Quitting Social Media (QSM) is a research project that seeks to engage with people who have voluntarily quit, or considered quitting, social media. The project is based at King’s College London in the Department of Digital Humanities.
Through this research, we hope to gain insight into how social media users – and former users – negotiate tensions and pressures around today’s connectivity culture. Amidst recent debates and consumer services addressing digital addiction and detox (e.g. Otto 2016, Löchtefeld et al. 2013, Portwood-Stacer 2013, Brabazon 2012), QSM aims to provide insight into the practices of and motivations for digital withdrawal. To facilitate this understanding, we wish to engage with a broad range of participants. We are especially keen to hear from anyone who:
- has quit a specific social networking site (e.g. Twitter, Instagram, Snapchat, Facebook, LinkedIn);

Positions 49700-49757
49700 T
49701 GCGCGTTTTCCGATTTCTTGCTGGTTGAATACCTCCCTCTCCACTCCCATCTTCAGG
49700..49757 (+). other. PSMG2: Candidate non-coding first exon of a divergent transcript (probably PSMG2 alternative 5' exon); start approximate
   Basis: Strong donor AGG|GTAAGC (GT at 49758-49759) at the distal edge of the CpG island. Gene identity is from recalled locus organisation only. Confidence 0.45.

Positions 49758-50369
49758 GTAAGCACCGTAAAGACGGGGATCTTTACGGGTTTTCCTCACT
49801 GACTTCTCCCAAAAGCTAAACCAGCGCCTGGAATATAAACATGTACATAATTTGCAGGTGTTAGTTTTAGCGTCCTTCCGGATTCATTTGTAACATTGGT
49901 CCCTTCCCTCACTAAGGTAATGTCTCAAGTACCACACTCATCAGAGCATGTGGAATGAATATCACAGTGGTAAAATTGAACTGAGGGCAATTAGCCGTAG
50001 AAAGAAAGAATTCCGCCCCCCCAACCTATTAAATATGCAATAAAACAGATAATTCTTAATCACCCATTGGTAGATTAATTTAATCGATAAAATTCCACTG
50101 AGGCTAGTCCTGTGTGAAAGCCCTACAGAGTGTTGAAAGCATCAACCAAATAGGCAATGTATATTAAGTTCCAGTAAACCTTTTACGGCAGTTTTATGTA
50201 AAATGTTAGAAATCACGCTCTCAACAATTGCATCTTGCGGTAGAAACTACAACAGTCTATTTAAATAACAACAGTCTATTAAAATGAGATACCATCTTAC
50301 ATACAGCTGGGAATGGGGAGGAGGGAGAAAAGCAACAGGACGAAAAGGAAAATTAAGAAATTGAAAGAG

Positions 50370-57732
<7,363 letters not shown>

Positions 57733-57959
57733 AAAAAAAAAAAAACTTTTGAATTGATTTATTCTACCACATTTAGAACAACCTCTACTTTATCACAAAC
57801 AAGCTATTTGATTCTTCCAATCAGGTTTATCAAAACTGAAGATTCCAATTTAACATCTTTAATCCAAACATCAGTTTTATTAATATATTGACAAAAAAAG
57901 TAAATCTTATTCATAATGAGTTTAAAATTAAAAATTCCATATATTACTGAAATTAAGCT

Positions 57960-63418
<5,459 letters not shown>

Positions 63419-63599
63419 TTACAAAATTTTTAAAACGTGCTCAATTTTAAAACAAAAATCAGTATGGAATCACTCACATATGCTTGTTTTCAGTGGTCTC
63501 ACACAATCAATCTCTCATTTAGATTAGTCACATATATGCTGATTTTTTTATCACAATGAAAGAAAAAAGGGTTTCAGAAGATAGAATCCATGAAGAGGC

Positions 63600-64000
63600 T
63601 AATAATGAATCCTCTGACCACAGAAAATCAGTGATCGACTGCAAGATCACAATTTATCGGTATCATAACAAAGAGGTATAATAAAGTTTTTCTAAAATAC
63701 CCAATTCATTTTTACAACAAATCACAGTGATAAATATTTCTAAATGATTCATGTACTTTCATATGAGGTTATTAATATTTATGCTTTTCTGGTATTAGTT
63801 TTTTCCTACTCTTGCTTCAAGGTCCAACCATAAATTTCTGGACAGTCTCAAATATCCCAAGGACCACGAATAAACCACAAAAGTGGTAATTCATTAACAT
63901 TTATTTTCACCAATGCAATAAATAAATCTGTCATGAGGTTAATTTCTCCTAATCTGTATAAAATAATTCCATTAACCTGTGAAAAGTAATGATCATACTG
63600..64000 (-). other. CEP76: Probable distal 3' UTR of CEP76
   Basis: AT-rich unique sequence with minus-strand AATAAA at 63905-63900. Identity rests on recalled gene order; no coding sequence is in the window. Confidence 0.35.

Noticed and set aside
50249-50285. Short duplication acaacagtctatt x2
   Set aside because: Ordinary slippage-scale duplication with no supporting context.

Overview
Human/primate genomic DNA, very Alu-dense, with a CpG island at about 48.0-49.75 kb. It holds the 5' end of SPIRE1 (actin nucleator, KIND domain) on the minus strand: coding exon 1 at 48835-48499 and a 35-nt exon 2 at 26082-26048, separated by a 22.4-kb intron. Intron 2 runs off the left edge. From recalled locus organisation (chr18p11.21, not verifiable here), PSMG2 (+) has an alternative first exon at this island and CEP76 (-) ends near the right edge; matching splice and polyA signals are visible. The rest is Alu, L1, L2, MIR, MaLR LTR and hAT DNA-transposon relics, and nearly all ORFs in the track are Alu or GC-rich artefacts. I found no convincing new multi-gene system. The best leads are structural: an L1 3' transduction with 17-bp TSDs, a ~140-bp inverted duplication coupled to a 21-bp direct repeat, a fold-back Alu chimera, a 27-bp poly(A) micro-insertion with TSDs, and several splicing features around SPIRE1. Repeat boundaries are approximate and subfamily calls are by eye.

- has considered quitting social media;
- has abandoned all social media platforms;
- is taking a temporary break from social media use;
- has decided to permanently stop using social media services
- has participated in a digital detox programme (whether formal or informal)
- is concerned about the possibility of social media addiction;
- has stopped using a smartphone.
Participants of all ages and backgrounds are welcome. To learn more about how you can take part in this research, please visit the Call for Participants page.
References and further reading
Brabazon, Tara (2013). Digital Dieting: From Information Obesity to Intellectual Fitness. New York and London: Routledge.
Fish, Adam (2017) ‘Technology Retreats and the Politics of Social Media’
Triple C 15(1). Available at http://www.triple-c.at/index.php/tripleC/article/view/807.
Löchtefeld, Markus, Böhmer, Matthias and Ganev, Lyubomir (2013) ‘AppDetox: helping users with mobile app addiction’, MUM ’13 Proceedings of the 12th International Conference on Mobile and Ubiquitous Multimedia.
Otto, Daniela (2016) Digital Detox. Berlin and Heidelberg: Springer.
Portwood-Stacer, Laura (2013) ‘Media refusal and conspicuous non-consumption: The performative and political dimensions of Facebook abstention’, New Media & Society 15(7): 1041-1057.
Sutton, Theodora (2017) ‘Disconnect to reconnect: The food/technology metaphor in digital detoxing’, First Monday 22(6). Available at http://firstmonday.org/ojs/index.php/fm/article/view/7561/6310.